Worth Every Step: Montserrat

Named for the serrated mountains of Spain, Montserrat welcomes the College's first-year students into a community of engaged learning.


By Laura Porter

It’s shortly after 12:30 on a Tuesday afternoon in early spring, and the students drop into the chairs in one of Smith Hall’s smaller rooms.

Backpacks slide to the floor as conversations erupt. From the hubbub, they might well be meeting for dinner in Kimball, rather than waiting for a class to start.
The camaraderie only intensifies as first Sarah Luria and then David Karmon enter the room; the two professors are in their second semester of co-teaching this yearlong seminar on Landscape and Memory. It takes little time for the students to jump into a lively discussion.

As they examine poet Mary Fell’s observations of the blend of past and present that marks the Worcester landscape, they return again and again to the defining questions of this course: “Is it important to know what happened where we are standing?  Does it change the way we think about where we are?”

Karmon, an architectural historian in the visual arts department, and Luria, who works in 19th-century American literature and American studies, have relied on a range of material to study “how different populations have shaped the land,” says Karmon. “There is a lasting legacy even if it’s hard to read.”

In the fall, students read texts on urban development, focusing on capital cities, including Rome and Washington, D.C. This spring, professors and students together have used what Karmon calls “a telescoping lens” to look broadly at New England, Worcester and, finally, the Holy Cross campus over time. Italo Calvino’s Invisible Cities offered a poetic and allegorical perspective through which to examine the layered landscape.

The course’s capstone project is a student-created Web site, where class members can post their own research, in effect becoming part of a larger community of scholars interested in adding to the history of Worcester.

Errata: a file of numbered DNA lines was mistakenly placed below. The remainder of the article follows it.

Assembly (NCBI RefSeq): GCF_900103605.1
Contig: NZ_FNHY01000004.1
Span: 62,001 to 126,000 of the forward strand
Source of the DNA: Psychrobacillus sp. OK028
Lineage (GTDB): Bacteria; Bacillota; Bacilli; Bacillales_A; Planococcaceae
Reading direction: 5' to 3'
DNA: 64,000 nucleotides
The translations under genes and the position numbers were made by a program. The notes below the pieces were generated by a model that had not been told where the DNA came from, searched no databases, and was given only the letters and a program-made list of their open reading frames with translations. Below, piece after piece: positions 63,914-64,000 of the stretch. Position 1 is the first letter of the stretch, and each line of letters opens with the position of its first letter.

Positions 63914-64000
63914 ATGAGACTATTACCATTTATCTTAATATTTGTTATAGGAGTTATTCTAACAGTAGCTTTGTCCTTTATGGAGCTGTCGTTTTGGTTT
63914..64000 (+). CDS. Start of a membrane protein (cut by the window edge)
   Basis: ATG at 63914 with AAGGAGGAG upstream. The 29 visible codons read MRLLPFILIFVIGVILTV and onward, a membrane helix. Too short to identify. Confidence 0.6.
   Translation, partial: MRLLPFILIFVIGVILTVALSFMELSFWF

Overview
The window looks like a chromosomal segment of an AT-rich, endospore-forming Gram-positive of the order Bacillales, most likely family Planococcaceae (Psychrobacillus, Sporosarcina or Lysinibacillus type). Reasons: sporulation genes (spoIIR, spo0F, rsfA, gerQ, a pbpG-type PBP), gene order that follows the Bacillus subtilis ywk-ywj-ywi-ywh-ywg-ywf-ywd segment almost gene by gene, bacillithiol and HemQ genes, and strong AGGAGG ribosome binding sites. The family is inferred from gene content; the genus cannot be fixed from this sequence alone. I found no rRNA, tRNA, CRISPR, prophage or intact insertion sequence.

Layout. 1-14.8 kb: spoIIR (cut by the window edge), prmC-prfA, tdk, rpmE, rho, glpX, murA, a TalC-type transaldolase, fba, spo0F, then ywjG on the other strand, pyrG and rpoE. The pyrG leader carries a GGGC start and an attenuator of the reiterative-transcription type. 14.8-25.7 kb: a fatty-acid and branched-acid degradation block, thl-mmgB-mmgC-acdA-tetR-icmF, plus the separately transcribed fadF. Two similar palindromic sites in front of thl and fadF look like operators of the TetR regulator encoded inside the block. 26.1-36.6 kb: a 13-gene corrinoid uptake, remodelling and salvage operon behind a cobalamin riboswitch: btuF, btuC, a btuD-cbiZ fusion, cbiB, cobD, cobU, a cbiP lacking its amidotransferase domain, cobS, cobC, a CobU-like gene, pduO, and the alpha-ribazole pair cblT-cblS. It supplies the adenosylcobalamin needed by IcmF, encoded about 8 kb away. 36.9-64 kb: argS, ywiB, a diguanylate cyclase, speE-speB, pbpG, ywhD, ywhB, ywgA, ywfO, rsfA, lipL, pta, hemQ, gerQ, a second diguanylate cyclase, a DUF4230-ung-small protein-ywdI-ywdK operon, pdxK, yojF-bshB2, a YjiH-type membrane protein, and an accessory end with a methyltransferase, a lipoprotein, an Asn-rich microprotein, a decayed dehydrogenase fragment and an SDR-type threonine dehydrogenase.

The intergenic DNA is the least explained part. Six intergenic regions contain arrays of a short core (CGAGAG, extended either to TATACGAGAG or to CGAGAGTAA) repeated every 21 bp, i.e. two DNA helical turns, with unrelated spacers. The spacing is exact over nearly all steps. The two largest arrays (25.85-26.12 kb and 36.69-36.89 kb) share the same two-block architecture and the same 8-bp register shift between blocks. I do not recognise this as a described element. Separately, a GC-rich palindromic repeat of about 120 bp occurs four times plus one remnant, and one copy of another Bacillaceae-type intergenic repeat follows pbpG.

The intellectual and personal connections made in this particular classroom typify the Holy Cross experience, yet there is also something unusual at work here.

This is a seminar in Montserrat, the brand-new first-year program at Holy Cross. Beginning in the fall of 2008, first-year students arrived on campus to embark upon a “living, learning and doing experience,” says associate professor of classics Nancy Andrews, who directs the program.

Shortly after the members of the class of 2012 were enrolled in their two-semester Montserrat seminars, they were assigned to their Montserrat residences. The seminars are organized into five thematic clusters—Self, Divine, Natural World, Global Society and Core Human Questions. Each cluster is intentionally assigned to a particular residence hall enabling students to continue engaging with other students from their group as they cross the threshold from the classroom into their living space. Each of the clusters provides a flexible platform not only for an eclectic array of thematically related seminars, but also for on- and off-campus trips, performances, lectures and hands-on projects. Co-curricular events enhancing the themes of specific clusters, or even specific seminars, took place in the residence halls, and on and off campus.  For example, the Core Human Questions cluster hosted a discussion and Q-and-A session in Wheeler Hall with Pulitzer Prize-winning author Edward P. Jones ’72 about his book, The Known World, while the Self cluster held a Deaf/Blind workshop in Mulledy with visitors from the Perkins School for the Blind.